I don’t watch the news so I don’t have any opinion on Williams’s trustworthiness. I get my news the old fashioned way, I actually read it. But I do find it interesting that this week we’ve seen two people in media die, the New York Times’ David Carr and CBS’s Bob Simon, and Twitter immediately reacts with an outpouring of grief.

Twitter doesn’t like anyone until they die.

Then it immediately turns into a grief-laden repository of positive memories. When someone dies everything turns positive about that person. It got me wondering, if Brian Williams dies in a car accident a month ago, don’t the same people who crucified him on Twitter instead laud him on Twitter as a paragon of virtue and noble news coverage? And I think that’s probably instructive on a larger scale — why do we assume the absolute worst of people in social media? Why is there such gleeful mob joy in tearing someone down? If you liked Brian Williams a month ago, why does what he said about a decade old story matter to you today?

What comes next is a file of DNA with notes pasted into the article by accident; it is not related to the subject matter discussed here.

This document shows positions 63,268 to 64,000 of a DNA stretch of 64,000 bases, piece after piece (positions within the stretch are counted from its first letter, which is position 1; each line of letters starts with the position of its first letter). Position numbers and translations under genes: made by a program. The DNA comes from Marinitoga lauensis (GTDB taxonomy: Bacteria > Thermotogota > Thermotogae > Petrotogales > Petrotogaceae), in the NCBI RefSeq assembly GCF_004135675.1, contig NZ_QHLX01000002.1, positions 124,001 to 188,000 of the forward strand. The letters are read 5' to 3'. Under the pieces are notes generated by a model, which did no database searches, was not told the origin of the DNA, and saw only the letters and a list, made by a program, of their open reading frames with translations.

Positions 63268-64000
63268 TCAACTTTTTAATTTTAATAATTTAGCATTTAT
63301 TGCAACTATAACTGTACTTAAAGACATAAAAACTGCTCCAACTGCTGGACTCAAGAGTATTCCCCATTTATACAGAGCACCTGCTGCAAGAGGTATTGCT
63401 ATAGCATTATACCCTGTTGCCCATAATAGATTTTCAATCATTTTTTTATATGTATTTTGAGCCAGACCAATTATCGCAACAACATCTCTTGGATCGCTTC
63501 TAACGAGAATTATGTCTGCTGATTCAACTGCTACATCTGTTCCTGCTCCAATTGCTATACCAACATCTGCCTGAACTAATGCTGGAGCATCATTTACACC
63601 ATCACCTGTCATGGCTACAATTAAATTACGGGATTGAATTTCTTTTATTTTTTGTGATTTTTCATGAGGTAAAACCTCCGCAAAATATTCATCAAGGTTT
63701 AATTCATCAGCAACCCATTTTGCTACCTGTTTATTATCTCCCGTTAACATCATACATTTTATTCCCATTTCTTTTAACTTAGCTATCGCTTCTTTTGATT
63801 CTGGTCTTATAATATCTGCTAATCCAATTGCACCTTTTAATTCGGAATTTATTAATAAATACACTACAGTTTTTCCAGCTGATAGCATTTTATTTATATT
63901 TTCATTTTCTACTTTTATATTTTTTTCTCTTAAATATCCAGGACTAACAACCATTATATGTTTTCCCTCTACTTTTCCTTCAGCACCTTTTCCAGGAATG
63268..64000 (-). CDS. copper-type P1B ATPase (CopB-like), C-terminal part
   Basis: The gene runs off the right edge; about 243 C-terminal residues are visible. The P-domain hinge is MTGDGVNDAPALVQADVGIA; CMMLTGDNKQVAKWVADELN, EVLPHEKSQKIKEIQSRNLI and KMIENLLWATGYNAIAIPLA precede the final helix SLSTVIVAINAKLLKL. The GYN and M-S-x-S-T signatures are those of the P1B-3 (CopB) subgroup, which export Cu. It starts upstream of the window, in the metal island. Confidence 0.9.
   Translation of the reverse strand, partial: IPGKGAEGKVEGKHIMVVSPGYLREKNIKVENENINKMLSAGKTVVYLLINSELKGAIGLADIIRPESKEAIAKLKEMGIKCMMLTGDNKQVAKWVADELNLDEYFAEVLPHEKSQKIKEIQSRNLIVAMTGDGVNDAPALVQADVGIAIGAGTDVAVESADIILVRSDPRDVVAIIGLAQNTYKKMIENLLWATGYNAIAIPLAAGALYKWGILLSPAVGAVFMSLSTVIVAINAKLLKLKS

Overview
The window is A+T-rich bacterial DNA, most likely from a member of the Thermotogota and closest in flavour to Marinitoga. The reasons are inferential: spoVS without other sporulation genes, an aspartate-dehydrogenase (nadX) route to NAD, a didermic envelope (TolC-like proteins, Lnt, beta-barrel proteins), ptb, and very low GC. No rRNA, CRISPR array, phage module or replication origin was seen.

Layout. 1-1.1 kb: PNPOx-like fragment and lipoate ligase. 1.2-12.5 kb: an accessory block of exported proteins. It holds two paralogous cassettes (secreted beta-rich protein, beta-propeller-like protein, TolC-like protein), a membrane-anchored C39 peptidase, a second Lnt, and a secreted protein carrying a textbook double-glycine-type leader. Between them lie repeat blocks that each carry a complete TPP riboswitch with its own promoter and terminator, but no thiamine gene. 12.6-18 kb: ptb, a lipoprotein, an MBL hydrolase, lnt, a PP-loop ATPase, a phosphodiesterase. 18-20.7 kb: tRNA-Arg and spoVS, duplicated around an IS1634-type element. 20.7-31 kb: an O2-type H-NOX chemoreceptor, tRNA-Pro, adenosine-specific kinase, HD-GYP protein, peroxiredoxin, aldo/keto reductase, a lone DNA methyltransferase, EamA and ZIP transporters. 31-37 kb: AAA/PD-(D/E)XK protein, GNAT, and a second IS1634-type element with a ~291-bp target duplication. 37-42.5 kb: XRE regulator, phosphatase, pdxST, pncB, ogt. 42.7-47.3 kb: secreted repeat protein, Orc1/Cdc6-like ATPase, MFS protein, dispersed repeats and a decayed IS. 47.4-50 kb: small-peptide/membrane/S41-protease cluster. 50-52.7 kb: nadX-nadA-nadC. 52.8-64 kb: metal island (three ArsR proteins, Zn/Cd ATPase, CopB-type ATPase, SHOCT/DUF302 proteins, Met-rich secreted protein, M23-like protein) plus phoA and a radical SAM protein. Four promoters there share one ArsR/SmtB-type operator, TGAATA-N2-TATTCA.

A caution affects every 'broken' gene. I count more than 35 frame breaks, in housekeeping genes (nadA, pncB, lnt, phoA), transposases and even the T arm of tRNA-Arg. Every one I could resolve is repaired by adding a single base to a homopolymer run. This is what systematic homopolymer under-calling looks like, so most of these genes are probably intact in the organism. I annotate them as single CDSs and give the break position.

Tying the Williams news in with Jon Stewart, I was at GW’s homecoming back in 1997 when Jon Stewart came to campus and did ten minutes of comedy about how hot Jonbenet Ramsey was. Now I don’t have a problem with it — it’s comedic satire and comedy often works best on the edge and beyond normally acceptable discourse; if you don’t like it, don’t listen or watch — but when he retired from “The Daily Show,” you would have thought he was Moses coming down from Mount Sinai with the Ten Commandments in tow. I didn’t see a single negative word about Stewart anywhere. If he’d done the same routine a week ago and it had gone up online, there would be a mob ready to hang him.  

Which brings me to my fear about social media — just about everyone ends up with the exact same opinion. It’s as if the viral nature of stories also transmits itself virally so that everyone stops thinking and follows the herd. That’s really scary. It generally happens with negative stories, but when someone dies Twitter falls in love with you all over again. The only time virally positive emotion flows is when a death happens. Why can’t we have a social media balance, somewhere between he’s an evil person and he’s a saint? 

Circling back around to Brian Williams, how many people who had a dramatic and fevered opinion on Twitter about his continued employment didn’t even watch his nightly newscast? I’d bet it was the vast majority. So you’ve got tons of people who didn’t care enough about Brian Williams to watch his nightly newscast, but did care enough about whether he should keep his job over an embellished ten year old story. Does that make any sense at all?